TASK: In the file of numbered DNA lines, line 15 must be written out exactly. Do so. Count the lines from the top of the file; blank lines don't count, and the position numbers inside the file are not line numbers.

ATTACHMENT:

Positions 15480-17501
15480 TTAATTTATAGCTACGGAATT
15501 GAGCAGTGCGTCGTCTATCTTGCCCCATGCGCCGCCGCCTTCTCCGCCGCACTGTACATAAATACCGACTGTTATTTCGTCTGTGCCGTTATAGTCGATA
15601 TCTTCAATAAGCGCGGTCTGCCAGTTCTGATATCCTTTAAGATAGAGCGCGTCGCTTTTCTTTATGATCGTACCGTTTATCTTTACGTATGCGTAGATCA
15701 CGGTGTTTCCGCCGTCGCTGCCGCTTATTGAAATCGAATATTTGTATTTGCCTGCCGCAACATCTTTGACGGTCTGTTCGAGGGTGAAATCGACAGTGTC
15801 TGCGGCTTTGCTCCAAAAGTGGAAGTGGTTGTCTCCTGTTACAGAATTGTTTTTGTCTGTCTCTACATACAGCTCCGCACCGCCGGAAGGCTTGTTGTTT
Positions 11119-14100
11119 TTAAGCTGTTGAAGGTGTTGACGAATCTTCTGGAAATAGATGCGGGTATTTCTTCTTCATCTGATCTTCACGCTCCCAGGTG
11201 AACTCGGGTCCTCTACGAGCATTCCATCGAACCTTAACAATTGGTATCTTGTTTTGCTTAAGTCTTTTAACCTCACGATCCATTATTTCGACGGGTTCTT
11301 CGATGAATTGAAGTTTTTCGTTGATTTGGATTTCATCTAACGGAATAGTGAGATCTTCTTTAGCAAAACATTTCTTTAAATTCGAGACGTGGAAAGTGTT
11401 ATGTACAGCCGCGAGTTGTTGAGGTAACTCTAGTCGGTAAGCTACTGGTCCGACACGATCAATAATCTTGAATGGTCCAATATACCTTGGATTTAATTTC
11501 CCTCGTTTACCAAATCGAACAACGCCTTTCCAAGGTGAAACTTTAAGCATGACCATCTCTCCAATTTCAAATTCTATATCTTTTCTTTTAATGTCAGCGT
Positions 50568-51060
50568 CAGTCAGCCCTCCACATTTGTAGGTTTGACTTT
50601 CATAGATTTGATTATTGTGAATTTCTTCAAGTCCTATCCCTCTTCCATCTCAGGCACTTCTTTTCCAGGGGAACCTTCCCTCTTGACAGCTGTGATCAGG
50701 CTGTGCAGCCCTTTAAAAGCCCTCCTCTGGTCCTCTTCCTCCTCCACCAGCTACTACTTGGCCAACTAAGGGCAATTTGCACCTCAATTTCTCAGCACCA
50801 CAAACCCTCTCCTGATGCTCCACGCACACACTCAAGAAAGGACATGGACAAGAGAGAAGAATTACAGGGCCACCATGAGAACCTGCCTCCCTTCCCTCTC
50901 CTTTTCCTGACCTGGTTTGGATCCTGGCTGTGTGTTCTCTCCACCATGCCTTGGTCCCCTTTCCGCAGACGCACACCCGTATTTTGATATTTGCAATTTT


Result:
50601 CATAGATTTGATTATTGTGAATTTCTTCAAGTCCTATCCCTCTTCCATCTCAGGCACTTCTTTTCCAGGGGAACCTTCCCTCTTGACAGCTGTGATCAGG